The city’s reluctance to agree to all of Kirill’s requests reflects less an unwillingness to help the Church than the shortage of available land and legal restrictions against the seizure of property by a secular state in order to build religious facilities, the paper continues. But it also undoubtedly reflects concerns about Muslim reaction to such a building program.
To get around that, the Russian Orthodox Church has come up with plans to construct 100 to 150 additional churches that can be rapidly assembled or disassembled in parks and squares, a project that if it is carried out will not only increase the total number of Orthodox Churches there by 350 but put them where they would be especially visible.
Second, with the support of the central powers that be, the Russian Orthodox Church is helping to push through the Duma legislation that its authors say will restore to the Moscow Patriarchate property that was seized from it by the Soviet authorities. That measure has now passed first reading, but it is already raising some serious questions.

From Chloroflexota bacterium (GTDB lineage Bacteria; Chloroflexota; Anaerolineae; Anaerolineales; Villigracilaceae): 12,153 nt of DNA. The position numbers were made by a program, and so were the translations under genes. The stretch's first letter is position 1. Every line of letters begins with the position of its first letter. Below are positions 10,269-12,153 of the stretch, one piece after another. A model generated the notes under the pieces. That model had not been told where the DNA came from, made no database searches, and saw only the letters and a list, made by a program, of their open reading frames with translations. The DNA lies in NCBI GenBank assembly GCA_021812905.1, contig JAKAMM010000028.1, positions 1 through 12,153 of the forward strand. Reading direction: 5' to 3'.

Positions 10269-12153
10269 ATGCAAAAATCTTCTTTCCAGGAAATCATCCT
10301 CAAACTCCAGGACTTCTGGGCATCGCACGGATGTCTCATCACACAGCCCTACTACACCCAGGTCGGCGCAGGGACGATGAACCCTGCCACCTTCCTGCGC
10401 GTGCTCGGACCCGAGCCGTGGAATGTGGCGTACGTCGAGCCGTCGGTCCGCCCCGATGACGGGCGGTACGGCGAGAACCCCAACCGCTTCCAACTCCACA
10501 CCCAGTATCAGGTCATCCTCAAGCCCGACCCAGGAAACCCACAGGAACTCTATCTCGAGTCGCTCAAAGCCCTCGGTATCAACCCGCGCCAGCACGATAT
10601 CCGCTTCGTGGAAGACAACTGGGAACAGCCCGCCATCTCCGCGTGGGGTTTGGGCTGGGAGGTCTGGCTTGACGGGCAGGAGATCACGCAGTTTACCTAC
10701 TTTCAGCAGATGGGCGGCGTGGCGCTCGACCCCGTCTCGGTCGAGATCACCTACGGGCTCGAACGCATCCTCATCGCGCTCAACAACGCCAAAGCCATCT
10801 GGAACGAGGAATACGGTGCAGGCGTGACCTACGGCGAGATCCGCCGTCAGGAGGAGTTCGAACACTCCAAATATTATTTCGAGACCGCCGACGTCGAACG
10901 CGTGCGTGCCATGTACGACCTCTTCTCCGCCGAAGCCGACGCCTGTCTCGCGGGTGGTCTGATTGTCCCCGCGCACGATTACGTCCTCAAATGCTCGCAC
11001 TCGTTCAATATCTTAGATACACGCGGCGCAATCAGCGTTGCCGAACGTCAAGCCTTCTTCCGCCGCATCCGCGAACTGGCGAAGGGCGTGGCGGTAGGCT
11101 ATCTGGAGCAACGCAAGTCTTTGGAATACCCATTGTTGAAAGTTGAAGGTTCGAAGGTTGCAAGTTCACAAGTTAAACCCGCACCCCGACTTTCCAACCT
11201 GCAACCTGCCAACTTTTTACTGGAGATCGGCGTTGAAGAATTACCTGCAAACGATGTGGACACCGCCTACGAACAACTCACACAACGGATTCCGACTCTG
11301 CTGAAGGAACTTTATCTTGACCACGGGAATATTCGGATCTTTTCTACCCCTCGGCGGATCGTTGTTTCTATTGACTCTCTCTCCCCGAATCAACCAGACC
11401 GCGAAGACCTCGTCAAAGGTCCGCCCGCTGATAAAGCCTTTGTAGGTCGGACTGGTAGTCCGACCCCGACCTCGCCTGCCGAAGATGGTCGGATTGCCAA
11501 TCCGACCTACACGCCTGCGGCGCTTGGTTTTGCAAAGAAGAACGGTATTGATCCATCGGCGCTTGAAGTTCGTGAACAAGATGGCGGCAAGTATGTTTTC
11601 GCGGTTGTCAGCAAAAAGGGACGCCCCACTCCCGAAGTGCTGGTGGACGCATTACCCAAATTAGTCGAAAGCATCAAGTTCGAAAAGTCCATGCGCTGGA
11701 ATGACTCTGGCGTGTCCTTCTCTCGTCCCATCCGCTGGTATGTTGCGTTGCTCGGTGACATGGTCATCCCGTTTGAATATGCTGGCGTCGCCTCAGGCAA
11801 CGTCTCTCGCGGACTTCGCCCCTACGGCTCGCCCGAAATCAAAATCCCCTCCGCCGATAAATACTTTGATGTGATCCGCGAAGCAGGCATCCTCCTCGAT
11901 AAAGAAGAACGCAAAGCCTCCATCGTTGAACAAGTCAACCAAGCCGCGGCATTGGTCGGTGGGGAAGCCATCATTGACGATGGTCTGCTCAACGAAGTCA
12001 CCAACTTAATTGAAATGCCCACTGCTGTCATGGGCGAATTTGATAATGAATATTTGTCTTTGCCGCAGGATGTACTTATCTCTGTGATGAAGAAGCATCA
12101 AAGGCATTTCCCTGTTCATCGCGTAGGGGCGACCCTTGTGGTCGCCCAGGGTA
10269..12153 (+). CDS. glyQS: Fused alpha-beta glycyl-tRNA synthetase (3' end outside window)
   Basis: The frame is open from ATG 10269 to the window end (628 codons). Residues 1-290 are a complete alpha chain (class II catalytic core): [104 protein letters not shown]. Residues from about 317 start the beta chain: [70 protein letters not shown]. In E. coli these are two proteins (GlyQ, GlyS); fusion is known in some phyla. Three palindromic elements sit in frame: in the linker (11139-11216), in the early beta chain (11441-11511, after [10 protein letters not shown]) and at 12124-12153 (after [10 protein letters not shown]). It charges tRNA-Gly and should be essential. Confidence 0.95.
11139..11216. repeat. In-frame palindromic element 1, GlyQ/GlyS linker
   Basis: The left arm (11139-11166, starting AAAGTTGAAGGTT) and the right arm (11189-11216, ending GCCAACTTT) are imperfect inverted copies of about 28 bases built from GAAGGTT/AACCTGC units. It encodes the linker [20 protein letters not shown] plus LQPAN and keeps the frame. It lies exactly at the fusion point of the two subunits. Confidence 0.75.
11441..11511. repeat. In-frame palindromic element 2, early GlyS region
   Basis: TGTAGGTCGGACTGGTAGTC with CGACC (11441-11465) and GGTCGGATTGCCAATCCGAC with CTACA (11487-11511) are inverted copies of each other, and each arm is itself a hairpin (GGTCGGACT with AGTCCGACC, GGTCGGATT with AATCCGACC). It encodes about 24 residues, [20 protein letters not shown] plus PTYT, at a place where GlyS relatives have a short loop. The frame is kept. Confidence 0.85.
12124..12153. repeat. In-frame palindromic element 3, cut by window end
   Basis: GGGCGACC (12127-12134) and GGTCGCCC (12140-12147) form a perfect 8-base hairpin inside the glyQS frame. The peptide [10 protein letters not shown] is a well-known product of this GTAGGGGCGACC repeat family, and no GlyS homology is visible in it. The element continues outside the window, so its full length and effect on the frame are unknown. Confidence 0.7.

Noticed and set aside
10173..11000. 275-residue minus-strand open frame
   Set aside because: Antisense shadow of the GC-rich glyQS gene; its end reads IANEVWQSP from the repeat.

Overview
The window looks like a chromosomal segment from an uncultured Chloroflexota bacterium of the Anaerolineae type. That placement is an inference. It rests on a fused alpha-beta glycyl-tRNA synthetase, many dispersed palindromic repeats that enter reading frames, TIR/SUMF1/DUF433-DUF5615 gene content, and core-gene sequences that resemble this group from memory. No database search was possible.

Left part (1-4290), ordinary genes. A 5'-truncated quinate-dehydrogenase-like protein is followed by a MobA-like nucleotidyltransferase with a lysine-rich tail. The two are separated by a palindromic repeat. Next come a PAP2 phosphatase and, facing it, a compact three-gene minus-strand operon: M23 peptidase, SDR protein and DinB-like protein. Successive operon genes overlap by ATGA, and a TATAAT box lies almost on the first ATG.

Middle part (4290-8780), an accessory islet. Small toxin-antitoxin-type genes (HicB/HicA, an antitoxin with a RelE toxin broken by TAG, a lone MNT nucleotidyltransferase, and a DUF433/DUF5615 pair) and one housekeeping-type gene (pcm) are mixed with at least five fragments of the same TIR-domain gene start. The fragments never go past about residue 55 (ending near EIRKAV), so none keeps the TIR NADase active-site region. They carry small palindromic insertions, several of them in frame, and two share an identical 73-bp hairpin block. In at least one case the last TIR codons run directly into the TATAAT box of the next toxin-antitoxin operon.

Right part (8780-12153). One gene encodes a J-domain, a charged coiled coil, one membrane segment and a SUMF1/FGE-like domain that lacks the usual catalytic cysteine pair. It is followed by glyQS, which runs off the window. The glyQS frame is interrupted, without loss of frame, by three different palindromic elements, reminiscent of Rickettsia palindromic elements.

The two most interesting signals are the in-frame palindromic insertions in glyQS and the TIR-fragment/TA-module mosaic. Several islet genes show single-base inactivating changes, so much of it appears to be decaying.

While no one challenges the notion that the Communist regime took property that the Church was using just as it seized facilities being used by other faiths, “Kommersant” pointed out today that the Moscow Patriarchate and its supporters are being somewhat disingenuous in their discussion of this issue (www.kommersant.ru/doc-y.aspx?DocsID=1508176).
That is because prior to 1917, there was a fundamental difference in the status of property used by the Russian Orthodox Church and that used by Muslims, Jews, Catholics, Protestants and others. In Imperial times, the ROC did not own property: it used property owned by the state itself, while the other religions did have ownership of their facilities.
That does not mean that the Russian Orthodox Church should not regain the use of facilities that the Bolsheviks took, but it does mean that the law as currently drafted is problematic. Indeed, as the paper suggests, its provisions are entirely accurate for all the non-Orthodox faiths but not at all for the church intended as its primary beneficiary.